Photos by Frankie Calland and close ups by Melanie Calland.

RED BARN/ Eggscellent! (I know you will think of something better!)

Spring is a celebration of rebirth, daffodils are blooming and there’s a sense of a new fresh start around the corner. Grab the sun while you can, as it shows itself briefly between April showers. Eggs are a traditional sign of rebirth at this time of Year, wherever you are from.

I remember when we were young, Mam used to make what she called “Paste eggs” Chocolate eggs were way too expensive! I looked them up and it seems that it’s a North Eastern English term for them and they are more commonly known as “Pace” or “Peace” eggs. They seem to be traditional across Europe and as far as the Middle East. They are embraced by many cultures and faiths.

The process involved my mam wrapping things such as string around the eggs and boiling them in a pan of onion skins! She would also try bits of old cotton fabric, along with old tights in this mysterious concoction! She then entered them into competitions held at agricultural shows and village fairs in the summer and autumn. So of course, I had to have a go at creating some!

After looking up a few methods, I came to the conclusion that white eggs would work better for the effect, so we popped out to buy some. Well, easier said than done! We trailed 3 or 4 supermarkets, but there was none to be seen! We wondered what had happened to them and why you never see white ones anymore…Growing up in the 70s, they were the norm – in the shops at least. If you had your own hens, like we did, you only had brown eggs anyway. Eventually we found some white duck eggs in Tesco, along with some beautiful little blue eggs (Bluebell Araucana) which I also bought to experiment with!

We were on a mission to discover why they were so difficult to find, asking staff and other shoppers if they had a clue at all. I must admit, we did have a giggle thinking of all the reasons and chatting to folk! So when we arrived back home I looked for answers on the internet. It seems it’s all down to the breed of hens; white ones with white ears produce white eggs…Simple! Other breeds like the Rhode Island Reds we had, produced brown eggs.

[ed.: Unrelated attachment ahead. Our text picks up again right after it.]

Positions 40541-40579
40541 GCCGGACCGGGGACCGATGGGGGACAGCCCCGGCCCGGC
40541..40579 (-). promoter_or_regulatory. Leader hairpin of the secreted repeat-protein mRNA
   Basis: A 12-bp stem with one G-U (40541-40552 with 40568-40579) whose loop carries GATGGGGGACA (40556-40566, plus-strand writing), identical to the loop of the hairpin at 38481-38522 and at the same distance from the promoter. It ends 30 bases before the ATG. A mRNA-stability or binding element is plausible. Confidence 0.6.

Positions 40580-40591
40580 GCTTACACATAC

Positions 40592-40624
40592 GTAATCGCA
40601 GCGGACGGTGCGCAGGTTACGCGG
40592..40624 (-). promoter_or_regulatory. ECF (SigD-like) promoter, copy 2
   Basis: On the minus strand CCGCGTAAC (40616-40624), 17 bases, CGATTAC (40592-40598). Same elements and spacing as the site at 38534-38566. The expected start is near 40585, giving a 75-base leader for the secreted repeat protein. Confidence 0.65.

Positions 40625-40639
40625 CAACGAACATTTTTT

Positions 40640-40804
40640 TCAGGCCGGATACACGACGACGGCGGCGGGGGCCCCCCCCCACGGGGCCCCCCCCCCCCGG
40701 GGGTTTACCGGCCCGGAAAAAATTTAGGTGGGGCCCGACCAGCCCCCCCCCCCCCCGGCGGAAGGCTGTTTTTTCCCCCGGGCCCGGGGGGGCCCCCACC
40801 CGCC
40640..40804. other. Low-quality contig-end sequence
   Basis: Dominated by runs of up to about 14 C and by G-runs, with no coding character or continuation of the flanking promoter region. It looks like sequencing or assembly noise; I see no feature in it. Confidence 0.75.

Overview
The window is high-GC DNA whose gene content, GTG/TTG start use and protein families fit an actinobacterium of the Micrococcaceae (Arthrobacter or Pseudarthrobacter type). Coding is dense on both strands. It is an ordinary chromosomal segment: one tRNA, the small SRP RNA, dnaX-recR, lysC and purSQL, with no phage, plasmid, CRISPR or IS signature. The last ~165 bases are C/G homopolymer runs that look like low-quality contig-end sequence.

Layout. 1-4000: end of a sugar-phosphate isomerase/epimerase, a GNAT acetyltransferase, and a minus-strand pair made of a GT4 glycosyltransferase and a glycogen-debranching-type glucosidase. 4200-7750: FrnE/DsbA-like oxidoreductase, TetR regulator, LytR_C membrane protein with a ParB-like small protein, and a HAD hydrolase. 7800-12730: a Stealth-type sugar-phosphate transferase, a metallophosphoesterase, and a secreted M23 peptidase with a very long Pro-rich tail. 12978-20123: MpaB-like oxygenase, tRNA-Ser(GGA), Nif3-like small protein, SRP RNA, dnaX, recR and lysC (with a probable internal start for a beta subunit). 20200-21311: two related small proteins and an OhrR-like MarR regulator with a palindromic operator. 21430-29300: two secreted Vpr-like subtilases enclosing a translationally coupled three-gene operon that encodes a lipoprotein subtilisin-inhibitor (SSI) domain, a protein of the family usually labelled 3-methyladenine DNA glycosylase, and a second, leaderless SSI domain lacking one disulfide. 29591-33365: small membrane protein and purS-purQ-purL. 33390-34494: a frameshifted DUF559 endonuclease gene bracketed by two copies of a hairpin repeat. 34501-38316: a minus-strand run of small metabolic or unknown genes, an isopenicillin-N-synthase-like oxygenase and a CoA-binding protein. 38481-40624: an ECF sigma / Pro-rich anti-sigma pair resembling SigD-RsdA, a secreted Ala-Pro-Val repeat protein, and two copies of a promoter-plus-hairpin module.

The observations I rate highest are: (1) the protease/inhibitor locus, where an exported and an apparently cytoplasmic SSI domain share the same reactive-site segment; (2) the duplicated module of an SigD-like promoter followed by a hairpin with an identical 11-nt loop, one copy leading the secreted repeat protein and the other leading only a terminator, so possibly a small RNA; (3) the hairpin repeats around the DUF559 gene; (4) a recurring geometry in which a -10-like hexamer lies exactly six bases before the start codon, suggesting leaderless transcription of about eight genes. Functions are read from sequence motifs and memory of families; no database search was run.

So why were they hard to find? Well, that’s all down to fashion!

In the UK, in the late 1970s, wholefoods started to become popular and I remember my Mam doing high fibre diets like the F plan diet: white bread was frowned upon for being unhealthy, the same sadly happened to white eggs. Strange, as there is no difference at all in the nutritional value of them! You will still find they are the main colour of eggs in the USA and apparently some cultures/faiths prefer them – it’s multicultural areas where they are the easiest to find!


I discovered that different foods would colour the eggs, so I played with spinach, cabbage and turmeric, but they were pretty unsuccessful, so I used some blackberries from my freezer and did the rest with onion skins. Of course you could cheat and use food colourings!

I used several methods: wrapped wool around some, others I wrapped with leaves, then tied bits of old stockings around them.

The onions skins turn them a rich red brown with a marbled effect. These were the most effective! Big French onion skins work the best, just unpeel the dry skins and pop into the pan and boil with the eggs for as long as you fancy! Afterwards you can rub butter or oil onto the shells to give a lovely sheen to them. The only drawback is that the colour runs into the egg white inside if you want to eat them. A little off-putting, but they taste great!


I went up to the red barn to collect eggs, a nearby farm, which we pass each day on our way to work. I love seeing which way the fox weather vane is blowing! It has a traditional UK corrugated iron barn, painted a rich terracotta red, made by A J & Main in Glasgow. They started making barns and other prefabricated buildings such as Cricket pavilions, bus garages, shooting lodges and chapels in around 1870, but they closed in 1968.

Next to the barn, there is an amazing old bath to supply water for the cattle. This came from the local mine, before they installed the showers. Miners however are renowned for not washing their backs, as they feared it would take the strength out of them!

The farmers hens were very wary of me and didn’t want their photos taken, but we found a few eggs scattered around.

My wonderful rooster skirt is one I made from some vintage fabric I found in America. It features coffee pots, kettles and other kitchen items, in gorgeous earthy shades. I made my favourite 50s wrap top, also in some fabric I bought years ago, and my fabulous mid-century rooster copper brooch matched my copper pennies bracelet and ring featuring roadrunners and cactus that I bought in Las Vegas many years ago. Always buy timeless items, and things that will match together so you can wear them as a set. My tooled leather effect shoes from Rocket Originals are a godsend, they are so neutral, they seem to blend wonderfully with many of my outfits, and with this skirt, it’s the print that should stand out!

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Lisa Harrison
Written by Lisa Harrison
Lisa is the Deputy Editor of Vintage Life Magazine and Publisher at Dragoon Publishing. She is avid bookworm, collector of vintage homeware, loves travel, lazy weekends away and eats way too much cake!